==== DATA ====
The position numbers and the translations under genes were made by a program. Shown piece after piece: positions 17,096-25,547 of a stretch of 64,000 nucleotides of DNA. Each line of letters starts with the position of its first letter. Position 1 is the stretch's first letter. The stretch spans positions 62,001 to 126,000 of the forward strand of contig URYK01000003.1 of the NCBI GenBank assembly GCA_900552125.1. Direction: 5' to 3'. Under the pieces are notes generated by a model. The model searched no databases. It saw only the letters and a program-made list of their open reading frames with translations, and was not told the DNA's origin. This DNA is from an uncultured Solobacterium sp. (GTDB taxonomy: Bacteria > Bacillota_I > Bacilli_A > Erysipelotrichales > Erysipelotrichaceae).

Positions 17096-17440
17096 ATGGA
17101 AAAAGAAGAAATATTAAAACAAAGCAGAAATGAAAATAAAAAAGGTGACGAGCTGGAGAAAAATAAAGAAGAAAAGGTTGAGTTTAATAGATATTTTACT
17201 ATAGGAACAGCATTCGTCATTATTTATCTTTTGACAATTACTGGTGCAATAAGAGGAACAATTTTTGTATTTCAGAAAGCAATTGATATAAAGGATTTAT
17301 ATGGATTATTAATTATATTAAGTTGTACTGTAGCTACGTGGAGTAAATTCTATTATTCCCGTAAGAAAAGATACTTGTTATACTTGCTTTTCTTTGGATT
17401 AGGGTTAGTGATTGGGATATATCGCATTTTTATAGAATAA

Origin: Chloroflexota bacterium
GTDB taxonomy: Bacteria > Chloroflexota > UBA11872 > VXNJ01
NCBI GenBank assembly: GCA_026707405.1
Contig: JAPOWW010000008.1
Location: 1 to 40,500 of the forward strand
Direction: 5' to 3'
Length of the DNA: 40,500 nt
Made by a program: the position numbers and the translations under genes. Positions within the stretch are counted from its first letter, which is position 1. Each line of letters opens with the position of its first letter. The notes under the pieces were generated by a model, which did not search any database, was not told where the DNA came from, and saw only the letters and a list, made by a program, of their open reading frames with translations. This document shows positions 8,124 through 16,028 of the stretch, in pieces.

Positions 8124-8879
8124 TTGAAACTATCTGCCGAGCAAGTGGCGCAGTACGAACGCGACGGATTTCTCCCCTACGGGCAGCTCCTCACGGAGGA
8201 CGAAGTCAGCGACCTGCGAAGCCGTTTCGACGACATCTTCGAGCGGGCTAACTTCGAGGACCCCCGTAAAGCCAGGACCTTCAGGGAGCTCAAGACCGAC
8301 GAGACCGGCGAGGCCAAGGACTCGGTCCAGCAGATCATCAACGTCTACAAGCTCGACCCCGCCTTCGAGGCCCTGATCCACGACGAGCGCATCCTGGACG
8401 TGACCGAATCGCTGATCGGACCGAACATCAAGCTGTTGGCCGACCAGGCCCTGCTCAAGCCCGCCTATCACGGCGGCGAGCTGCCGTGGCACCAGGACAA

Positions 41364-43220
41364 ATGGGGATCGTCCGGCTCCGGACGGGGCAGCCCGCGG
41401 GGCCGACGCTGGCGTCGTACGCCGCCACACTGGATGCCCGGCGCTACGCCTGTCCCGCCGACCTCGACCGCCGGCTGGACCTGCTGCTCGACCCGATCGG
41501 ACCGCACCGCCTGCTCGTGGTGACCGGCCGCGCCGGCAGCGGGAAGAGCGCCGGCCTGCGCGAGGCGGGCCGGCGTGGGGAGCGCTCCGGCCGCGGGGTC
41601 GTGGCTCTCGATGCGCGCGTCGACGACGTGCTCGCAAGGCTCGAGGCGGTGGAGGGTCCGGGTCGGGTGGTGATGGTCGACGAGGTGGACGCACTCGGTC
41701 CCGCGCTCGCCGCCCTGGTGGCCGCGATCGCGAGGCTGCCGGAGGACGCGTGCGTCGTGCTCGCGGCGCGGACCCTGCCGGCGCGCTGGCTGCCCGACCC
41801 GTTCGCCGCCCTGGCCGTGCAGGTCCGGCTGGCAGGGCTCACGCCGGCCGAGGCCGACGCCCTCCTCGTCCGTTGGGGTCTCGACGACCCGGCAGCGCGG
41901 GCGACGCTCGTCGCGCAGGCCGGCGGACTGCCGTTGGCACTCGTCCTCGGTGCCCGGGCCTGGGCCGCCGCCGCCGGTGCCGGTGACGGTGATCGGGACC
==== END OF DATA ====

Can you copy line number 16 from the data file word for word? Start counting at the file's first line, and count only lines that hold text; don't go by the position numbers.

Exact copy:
Positions 8124-8879